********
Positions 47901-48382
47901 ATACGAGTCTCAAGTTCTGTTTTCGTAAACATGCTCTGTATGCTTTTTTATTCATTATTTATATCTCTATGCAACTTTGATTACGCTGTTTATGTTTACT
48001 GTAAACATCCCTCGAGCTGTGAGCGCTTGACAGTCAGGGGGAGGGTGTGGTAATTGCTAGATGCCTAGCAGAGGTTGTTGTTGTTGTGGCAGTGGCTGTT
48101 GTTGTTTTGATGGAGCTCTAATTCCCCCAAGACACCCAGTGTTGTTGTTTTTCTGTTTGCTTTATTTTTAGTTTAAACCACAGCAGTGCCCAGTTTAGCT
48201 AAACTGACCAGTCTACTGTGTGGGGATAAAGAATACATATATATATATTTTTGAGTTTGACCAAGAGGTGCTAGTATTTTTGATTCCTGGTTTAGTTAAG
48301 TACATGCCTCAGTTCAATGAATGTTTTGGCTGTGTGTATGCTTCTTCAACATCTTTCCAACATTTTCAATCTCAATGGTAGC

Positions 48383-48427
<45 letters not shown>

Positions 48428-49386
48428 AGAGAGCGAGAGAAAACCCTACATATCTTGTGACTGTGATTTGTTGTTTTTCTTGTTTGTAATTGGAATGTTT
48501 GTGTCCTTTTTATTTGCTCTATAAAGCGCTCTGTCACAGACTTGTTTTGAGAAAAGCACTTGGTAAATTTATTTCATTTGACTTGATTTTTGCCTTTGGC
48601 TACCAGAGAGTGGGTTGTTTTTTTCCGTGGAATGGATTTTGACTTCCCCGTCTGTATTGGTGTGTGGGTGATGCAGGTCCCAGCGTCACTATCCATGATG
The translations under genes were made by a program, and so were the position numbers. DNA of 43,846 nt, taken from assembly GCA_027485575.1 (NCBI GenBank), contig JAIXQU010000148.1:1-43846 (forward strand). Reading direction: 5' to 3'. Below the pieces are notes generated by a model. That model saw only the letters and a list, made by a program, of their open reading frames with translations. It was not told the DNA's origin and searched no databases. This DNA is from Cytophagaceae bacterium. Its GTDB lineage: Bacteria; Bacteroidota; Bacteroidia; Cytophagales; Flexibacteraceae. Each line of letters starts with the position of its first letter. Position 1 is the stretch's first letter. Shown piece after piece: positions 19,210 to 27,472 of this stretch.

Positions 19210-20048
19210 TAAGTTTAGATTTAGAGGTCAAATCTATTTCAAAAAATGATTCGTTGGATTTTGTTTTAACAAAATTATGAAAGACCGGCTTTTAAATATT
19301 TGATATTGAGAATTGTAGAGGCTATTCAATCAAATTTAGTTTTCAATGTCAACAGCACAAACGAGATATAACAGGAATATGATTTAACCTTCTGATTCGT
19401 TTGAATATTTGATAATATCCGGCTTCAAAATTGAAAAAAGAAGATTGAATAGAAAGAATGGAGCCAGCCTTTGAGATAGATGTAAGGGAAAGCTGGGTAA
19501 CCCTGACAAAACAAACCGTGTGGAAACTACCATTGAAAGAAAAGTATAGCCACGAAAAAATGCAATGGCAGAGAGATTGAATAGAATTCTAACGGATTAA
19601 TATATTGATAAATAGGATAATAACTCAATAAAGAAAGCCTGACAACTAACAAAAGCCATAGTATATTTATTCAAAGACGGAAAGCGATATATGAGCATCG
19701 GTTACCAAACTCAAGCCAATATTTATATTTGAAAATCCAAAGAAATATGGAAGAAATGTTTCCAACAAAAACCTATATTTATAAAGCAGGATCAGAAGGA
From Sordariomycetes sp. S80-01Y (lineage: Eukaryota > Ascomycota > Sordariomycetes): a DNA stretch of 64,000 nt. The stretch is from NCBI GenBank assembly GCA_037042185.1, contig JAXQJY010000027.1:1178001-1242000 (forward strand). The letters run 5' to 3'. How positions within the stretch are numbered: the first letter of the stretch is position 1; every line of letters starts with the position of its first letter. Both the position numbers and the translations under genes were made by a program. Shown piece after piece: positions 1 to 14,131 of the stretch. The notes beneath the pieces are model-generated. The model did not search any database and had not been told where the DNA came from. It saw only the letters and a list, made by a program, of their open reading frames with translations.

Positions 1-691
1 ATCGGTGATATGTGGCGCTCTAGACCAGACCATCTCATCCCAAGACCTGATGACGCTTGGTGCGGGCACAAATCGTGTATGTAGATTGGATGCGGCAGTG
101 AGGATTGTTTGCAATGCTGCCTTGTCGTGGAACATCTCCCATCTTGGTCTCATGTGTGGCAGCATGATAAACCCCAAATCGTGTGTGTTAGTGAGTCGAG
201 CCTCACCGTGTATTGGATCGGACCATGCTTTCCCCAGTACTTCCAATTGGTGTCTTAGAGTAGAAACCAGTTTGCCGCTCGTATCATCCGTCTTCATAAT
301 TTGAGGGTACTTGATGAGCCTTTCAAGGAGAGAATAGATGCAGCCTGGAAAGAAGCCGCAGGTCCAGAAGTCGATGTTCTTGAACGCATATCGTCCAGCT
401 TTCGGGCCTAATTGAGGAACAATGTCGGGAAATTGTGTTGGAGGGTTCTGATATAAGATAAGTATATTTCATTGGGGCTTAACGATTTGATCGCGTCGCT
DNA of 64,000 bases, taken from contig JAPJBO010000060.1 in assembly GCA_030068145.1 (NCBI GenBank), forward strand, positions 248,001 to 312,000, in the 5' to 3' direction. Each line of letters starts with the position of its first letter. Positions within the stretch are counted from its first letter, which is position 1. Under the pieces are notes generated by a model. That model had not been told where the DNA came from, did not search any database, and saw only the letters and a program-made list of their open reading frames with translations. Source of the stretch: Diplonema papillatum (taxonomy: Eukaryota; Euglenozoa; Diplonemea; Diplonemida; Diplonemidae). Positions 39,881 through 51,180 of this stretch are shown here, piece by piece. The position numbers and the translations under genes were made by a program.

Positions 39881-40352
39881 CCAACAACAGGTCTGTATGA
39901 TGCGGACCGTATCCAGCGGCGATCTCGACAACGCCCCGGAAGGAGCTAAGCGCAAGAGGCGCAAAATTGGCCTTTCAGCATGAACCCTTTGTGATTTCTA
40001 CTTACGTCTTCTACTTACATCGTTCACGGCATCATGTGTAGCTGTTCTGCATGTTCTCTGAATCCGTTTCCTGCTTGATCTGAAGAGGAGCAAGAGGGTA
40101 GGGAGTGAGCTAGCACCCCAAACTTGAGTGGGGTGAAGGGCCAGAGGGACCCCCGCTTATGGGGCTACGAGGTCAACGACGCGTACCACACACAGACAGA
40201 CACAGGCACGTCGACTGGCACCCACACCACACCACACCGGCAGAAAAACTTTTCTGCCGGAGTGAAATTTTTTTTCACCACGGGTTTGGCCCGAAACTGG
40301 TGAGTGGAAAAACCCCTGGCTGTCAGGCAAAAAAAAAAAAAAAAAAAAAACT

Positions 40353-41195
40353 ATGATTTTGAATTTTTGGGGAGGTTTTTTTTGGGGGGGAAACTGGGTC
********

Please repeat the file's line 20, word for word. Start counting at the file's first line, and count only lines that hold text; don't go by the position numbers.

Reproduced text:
19701 GTTACCAAACTCAAGCCAATATTTATATTTGAAAATCCAAAGAAATATGGAAGAAATGTTTCCAACAAAAACCTATATTTATAAAGCAGGATCAGAAGGA